Structural basis for signal transduction by the Toll/interleukin-1 receptor domains

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Toll-like receptors (TLRs) and the interleukin-1 receptor superfamily (IL-1Rs) are integral to both innate and adaptive immunity for host defence1,2,3. These receptors share a conserved cytoplasmic domain4,5, known as the TIR domain. A single-point mutation in the TIR domain of murine TLR4 (Pro712His, the Lpsd mutation) abolishes the host immune response to lipopolysaccharide (LPS)6, and mutation of the equivalent residue in TLR2, Pro681His, disrupts signal transduction in response to stimulation by yeast and Gram-positive bacteria7. Here we report the crystal structures of the TIR domains of human TLR1 and TLR2 and of the Pro681His mutant of TLR2. The structures have a large conserved surface patch that also contains the site of the Lpsd mutation. Mutagenesis and functional studies confirm that residues in this surface patch are crucial for receptor signalling. The Lpsd mutation does not disturb the structure of the TIR domain itself. Instead, structural and functional studies indicate that the conserved surface patch may mediate interactions with the downstream MyD88 adapter molecule7,8,9,10,11, and that the Lpsd mutation may abolish receptor signalling by disrupting this recruitment.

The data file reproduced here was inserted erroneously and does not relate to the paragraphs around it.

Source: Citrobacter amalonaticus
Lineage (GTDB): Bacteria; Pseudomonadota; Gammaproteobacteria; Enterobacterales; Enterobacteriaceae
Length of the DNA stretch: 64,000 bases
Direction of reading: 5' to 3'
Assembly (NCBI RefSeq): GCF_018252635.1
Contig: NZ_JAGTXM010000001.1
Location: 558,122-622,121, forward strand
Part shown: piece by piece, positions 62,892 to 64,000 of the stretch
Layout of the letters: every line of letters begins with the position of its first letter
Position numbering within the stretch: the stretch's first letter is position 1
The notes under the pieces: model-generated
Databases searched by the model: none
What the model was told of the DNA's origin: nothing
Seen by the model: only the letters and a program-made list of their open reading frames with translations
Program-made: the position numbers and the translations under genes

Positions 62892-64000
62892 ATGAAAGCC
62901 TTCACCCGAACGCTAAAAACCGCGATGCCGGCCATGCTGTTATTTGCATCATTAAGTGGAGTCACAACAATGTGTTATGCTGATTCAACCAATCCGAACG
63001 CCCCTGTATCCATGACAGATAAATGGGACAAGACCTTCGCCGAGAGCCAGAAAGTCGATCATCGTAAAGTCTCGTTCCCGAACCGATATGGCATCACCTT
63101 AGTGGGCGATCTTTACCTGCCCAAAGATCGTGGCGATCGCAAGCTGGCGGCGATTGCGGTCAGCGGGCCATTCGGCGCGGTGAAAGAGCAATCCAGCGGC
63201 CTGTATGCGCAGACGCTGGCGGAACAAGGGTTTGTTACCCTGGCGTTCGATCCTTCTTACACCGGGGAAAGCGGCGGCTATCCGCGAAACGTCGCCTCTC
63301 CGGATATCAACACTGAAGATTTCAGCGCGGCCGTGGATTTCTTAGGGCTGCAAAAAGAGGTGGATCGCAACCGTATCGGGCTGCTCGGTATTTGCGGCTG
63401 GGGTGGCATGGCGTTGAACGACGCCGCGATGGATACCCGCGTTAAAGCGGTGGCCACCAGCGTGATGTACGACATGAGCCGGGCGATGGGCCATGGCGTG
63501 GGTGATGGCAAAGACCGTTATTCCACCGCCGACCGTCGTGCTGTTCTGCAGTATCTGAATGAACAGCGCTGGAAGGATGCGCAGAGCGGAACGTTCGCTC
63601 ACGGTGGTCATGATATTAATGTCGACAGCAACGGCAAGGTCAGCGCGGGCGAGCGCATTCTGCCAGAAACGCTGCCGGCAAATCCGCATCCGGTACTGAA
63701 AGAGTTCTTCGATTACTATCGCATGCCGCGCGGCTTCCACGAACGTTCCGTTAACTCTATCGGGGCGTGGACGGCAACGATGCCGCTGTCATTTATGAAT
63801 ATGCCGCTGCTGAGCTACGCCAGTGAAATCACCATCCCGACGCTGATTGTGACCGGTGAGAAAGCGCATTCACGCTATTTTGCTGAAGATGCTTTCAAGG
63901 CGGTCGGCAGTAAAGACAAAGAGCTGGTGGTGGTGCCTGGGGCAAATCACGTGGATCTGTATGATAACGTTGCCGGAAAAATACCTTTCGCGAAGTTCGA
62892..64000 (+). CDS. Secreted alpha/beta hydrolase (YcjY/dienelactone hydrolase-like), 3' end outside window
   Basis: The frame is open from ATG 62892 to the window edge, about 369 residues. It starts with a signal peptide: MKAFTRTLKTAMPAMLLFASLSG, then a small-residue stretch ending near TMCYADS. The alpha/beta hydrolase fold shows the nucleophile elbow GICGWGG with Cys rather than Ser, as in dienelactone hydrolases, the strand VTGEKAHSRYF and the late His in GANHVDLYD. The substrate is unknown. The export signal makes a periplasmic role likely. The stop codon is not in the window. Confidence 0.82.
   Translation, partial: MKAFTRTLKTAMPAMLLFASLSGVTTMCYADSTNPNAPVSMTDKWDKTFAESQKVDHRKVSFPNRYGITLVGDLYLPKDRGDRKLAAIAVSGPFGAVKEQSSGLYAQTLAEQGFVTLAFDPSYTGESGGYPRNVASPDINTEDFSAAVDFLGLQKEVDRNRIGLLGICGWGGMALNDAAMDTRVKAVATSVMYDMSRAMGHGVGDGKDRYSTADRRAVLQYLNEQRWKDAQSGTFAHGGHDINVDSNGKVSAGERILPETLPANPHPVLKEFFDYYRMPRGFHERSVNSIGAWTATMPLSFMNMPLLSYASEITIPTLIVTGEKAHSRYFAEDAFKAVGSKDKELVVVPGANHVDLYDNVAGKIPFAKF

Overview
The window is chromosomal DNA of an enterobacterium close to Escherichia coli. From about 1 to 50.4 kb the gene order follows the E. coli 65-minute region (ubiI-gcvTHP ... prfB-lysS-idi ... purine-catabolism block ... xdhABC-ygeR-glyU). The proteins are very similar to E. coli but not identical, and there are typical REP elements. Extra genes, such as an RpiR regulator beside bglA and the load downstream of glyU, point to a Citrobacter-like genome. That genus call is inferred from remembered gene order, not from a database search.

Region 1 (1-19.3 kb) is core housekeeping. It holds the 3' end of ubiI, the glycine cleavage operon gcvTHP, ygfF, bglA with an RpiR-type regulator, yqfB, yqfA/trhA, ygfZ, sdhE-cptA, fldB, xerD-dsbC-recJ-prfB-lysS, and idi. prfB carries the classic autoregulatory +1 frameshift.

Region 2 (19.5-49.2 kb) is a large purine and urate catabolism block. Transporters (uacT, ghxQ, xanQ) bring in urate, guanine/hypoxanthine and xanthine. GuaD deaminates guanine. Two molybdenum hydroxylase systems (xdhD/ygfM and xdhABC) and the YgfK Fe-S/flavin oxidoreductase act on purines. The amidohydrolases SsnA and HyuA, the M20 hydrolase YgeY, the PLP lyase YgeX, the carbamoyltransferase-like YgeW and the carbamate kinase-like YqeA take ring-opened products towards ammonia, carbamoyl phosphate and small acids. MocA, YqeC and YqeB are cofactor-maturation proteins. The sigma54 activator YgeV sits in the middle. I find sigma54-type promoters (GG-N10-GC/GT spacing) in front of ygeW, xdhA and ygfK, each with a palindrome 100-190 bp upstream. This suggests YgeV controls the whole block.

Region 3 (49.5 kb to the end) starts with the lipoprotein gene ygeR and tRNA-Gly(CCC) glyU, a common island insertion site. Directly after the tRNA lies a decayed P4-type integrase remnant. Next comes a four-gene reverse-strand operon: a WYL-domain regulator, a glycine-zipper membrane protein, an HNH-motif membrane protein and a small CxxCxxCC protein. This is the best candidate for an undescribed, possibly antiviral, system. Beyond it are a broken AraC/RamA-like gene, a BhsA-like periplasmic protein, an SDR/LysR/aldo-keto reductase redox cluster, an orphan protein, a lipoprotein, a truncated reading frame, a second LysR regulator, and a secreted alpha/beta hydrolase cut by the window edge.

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Figure 1: Structures of the TIR domain.
Figure 2: Structural analysis of the TIR domains.
Figure 3: Functional studies of TIR domains.


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We thank K. D'Amico and S. Wasserman for setting up the beamline at the Advanced Photon Source (APS) (supported by the US Department of Energy), R. Abramowitz and C. Ogata for setting up the beamline at the National Synchrotron Light Source (NSLS), and the MacCHESS staff for setting up the beamline at CHESS. We thank G. Bhargava, L. Duan and G. Xu for technical help; R. Khayat, G. Jogl, and Z. Yang for help with data collection at the synchrotron sources; H. Wu and W. Hendrickson for discussions; and Columbia University (L.T.) and an NIH grant (J.L.M.) for financial support.

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Correspondence to Liang Tong.

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